It also supports general cardiovascular function and helps regulate blood pressure and prevent hypertension. Magnesium can even help muscles relax and reduce muscle cramps.
Nourish Your Skin From The Inside Out
Due to their high content of omega-3 fatty acids, black sesame seeds are known for helping maintain the health of your skin. Eating them regularly may help promote elasticity, protect against free radicals, and even have an anti-inflammatory effect!
Black sesame seeds are also a good source of protein which helps build collagen in the skin (8). If you’re looking for naturally beautiful skin to show off then try including black sesame seeds into your diet.
Black sesame seeds are a good source of dietary fiber, which is well known for its ability to support digestive health.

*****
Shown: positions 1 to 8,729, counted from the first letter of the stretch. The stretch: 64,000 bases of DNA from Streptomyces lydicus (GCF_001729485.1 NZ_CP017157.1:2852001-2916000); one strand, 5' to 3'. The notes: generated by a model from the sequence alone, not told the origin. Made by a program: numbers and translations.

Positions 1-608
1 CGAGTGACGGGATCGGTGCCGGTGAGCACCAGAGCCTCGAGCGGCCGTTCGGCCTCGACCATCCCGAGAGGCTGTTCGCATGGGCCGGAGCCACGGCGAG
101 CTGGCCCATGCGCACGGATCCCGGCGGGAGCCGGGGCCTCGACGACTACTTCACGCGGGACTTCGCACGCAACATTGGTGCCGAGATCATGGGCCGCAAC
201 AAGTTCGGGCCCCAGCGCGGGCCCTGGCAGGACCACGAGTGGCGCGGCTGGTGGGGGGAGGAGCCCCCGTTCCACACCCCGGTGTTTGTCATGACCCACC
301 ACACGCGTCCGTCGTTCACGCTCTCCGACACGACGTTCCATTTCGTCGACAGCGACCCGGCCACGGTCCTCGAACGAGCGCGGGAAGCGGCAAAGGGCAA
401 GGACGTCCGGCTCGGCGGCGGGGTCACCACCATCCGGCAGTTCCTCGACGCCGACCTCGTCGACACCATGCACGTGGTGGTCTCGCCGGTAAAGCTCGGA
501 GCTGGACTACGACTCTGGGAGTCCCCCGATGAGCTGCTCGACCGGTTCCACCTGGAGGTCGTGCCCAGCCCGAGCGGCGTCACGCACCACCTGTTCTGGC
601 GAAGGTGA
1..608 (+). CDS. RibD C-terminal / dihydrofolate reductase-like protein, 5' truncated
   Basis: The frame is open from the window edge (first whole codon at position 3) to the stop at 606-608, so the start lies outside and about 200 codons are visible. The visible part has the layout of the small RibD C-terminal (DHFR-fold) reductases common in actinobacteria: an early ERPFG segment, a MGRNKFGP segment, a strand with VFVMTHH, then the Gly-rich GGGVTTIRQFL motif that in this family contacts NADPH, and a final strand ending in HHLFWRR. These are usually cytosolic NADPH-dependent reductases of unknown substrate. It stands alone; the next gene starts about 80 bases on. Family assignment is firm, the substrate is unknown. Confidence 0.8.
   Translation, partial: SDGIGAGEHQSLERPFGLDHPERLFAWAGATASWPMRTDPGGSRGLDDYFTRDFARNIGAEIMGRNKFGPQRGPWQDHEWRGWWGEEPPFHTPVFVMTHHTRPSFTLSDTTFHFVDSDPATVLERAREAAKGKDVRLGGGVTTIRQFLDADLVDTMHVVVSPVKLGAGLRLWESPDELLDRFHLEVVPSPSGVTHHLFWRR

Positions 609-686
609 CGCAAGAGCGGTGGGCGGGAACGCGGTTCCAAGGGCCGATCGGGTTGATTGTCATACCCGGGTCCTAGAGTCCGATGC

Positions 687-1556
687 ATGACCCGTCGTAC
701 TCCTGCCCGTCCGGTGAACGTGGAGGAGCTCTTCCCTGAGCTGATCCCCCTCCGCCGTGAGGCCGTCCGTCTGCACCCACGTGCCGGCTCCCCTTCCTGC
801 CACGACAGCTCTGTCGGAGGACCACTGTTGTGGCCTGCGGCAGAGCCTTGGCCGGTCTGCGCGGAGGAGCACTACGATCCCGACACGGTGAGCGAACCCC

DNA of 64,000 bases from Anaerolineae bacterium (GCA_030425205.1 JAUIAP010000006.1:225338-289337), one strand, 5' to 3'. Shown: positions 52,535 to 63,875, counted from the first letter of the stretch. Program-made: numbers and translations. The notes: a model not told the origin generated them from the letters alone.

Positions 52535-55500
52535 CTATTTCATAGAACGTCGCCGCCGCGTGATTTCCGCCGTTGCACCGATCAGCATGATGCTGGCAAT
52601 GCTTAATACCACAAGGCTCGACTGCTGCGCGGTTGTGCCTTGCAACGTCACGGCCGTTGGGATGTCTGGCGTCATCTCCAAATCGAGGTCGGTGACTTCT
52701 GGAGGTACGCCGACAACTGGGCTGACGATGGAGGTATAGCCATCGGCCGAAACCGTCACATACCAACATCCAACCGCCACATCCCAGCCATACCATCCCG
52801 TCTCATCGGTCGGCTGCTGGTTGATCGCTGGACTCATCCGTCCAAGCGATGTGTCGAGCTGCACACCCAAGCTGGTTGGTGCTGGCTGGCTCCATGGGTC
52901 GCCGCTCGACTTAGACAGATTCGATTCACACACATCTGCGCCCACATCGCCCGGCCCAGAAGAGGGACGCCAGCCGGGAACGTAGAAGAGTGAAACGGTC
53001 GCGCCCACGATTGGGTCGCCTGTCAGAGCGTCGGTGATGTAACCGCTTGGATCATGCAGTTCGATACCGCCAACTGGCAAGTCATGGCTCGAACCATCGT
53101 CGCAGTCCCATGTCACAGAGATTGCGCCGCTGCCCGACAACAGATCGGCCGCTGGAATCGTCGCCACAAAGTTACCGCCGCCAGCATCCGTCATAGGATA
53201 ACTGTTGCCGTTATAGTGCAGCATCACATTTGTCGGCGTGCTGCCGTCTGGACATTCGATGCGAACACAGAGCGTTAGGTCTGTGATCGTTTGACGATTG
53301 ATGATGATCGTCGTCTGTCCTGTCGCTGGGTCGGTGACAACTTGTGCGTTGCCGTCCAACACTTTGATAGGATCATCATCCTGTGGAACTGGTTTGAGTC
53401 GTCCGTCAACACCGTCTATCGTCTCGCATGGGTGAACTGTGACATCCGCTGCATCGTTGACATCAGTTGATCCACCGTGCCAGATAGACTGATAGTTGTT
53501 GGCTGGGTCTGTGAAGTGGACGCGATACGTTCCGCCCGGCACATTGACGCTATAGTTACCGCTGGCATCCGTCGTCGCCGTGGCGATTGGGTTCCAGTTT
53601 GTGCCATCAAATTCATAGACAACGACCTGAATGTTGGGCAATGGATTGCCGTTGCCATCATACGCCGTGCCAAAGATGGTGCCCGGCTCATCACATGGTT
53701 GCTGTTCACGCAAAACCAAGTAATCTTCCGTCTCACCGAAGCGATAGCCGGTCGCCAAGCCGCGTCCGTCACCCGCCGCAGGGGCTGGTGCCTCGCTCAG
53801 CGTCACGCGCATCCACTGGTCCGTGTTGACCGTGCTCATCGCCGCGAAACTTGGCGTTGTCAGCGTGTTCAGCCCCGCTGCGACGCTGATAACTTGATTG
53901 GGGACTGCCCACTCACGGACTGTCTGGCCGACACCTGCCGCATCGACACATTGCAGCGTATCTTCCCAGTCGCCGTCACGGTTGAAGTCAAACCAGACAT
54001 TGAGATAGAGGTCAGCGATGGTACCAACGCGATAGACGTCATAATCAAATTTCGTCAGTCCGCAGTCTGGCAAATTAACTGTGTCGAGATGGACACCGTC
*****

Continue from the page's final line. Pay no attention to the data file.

Boost Your Energy Levels
Sesame seeds contain a good amount of thiamin, which contributes to energy production and cellular metabolism by helping transform food into glucose (i.e., fuel) for the body. If you need a little boost after your morning run or before heading off to work then consider snacking on black sesame seeds – two tablespoons have about 9% of your daily value for this essential B-vitamin (1)!
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Improve Brain Function And Mood
Black sesame seeds are rich in tryptophan, an amino acid that aids in the production of the neurotransmitter serotonin, which can help soothe and relax you, improving both mood and sleep quality. They also contain significant amounts of vitamin B6, folate, manganese, copper, iron, and zinc – all of which are important to supporting brain health and function (9).